If you’re more concerned with getting your music heard than monetized, you might have a chance at both. If you have a small budget, it’s better to produce three or four songs well than 10 or 12 songs poorly. Live worship audio and video recordings have the virtue of showing that your music can be effective in a congregational setting. Good microphones and decent lighting makes a big difference. Consider shooting some live footage and using the audio (or remixed audio if it comes through a sound board) for audio uploads on sites like SoundCloud. CDBaby offers digital download services as well as access to streaming services. The biggest outlet is still YouTube, with over one billion subscribers. Consider doing simple “lyric videos” for your songs with iMovie as well as “how to” instructional video clips. Don’t try to be too fancy: make them clean and elegant. Then systematically share links to your clips through your social media outlets.
3. Don’t count on making your living in the music business.
A decade and a half of American Idol have led us to believe that our big break is just around the corner. It isn’t. It’s up a long, steep hill. Even the apostle Paul, who wrote a third of the New Testament, made his living as a tent-maker. He was more interested in The Great Commission than a great commission. Making a living in the music business is a blessing, not an entitlement. The Lord may be calling you to use your talent for him, but not necessarily to make your living from your talent. So finish college. Develop marketable skills. Build your resume. Work a day job. Pay rent. Live on a budget. Practice good stewardship. Build an emergency fund. Love your family. Use your gifts faithfully. If the Lord opens the door for you to make your living in music, then realize it might only be for a season (like everything else in life). Don’t bet your fortune, relationships and reputation chasing your “big break.” There’s a reason Nashville is nicknamed “Nash-Vegas.” Rather than gambling, invest wisely in your craft and career and the Lord will bless you as he sees fit.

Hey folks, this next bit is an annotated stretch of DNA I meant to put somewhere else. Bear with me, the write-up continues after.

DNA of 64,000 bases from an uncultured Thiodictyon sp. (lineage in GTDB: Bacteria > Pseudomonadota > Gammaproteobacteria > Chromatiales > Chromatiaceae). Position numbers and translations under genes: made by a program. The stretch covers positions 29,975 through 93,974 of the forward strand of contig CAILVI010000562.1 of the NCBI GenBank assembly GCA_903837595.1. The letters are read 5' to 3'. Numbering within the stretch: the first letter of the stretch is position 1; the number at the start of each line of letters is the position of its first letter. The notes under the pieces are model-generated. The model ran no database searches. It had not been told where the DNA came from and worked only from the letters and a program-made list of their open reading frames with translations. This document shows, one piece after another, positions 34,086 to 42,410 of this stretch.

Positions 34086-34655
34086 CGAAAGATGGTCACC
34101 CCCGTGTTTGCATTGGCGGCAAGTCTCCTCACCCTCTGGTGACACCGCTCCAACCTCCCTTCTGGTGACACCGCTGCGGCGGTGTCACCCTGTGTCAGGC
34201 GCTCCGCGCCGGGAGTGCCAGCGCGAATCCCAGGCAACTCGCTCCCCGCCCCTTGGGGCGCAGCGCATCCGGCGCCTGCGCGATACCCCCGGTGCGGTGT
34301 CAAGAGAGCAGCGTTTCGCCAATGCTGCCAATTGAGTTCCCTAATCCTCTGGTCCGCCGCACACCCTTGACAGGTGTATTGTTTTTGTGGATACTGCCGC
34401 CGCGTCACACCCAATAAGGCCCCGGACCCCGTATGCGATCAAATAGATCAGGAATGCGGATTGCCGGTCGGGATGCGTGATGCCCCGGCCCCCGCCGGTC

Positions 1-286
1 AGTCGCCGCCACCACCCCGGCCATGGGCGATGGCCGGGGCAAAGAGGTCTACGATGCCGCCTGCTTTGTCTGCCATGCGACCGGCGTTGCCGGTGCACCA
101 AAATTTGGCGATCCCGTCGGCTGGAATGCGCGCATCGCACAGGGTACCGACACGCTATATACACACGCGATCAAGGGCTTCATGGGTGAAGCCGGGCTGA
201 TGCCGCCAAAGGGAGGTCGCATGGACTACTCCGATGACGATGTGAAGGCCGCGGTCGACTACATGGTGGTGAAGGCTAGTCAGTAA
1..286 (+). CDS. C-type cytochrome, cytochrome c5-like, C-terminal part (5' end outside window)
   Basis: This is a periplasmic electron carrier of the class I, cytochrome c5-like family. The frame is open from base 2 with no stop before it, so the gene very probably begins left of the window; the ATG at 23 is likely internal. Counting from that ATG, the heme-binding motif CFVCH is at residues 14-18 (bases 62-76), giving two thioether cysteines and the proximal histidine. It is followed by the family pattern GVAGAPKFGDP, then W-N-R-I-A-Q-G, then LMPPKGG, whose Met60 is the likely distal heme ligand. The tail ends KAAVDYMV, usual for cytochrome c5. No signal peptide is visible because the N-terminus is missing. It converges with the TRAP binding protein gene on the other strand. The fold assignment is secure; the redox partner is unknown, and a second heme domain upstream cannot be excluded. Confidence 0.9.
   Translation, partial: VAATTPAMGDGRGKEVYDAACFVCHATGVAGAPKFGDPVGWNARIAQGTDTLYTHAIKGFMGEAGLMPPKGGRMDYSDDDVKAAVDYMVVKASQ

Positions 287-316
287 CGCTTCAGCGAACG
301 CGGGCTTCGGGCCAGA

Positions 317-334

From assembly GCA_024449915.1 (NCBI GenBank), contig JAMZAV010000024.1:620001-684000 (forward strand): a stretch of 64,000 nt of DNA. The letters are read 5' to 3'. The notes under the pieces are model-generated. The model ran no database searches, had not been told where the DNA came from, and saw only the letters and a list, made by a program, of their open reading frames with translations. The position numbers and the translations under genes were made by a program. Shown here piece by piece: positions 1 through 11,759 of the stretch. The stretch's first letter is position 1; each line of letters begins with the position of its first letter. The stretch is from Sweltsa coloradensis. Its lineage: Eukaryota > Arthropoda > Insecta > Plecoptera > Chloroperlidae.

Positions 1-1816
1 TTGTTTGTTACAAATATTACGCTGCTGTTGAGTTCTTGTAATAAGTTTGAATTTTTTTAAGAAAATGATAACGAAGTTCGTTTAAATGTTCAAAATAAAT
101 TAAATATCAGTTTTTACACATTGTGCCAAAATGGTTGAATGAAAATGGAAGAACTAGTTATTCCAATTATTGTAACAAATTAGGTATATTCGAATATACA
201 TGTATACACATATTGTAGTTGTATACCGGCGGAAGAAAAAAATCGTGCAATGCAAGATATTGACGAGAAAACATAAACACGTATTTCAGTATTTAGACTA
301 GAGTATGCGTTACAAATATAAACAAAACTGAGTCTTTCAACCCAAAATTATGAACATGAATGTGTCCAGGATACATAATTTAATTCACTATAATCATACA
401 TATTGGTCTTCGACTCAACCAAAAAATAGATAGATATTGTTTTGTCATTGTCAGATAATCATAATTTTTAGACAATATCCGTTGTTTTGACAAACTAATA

Once you are writing consistently good songs and developing an immediate online audience for your music—all the while earning an honest living—you may be ready to find a publisher (or to be found by one). As I mentioned above, most publishers are doing everything to survive and serve the writers and catalogs they already have. To get their attention, your music will have to be extraordinary (emphasis on “extra”!).
Consider entering some reputable songwriting competitions hosted by established worship leader companies. Consider joining the Gospel Music Association ( gospelmusic.org) and taking advantage of their resources and networking opportunities. Look at finding a local chapter of the Nashville Association of Songwriters International ( nashvillesongwriters.com). Do the hard work. Be a good steward. God measures success by your faithfulness, not by your royalty check.
This may or may not be what you were hoping for, but it’s the best advice I can give having been in this business for 35 years. For more information about worship songwriting and publishers, check out this blog: http://www.discoverworship.com/blog/view/195/10-things-to-consider-when-submitting-your-worship-song-to-a-publisher
Thanks for asking; I hope this helps!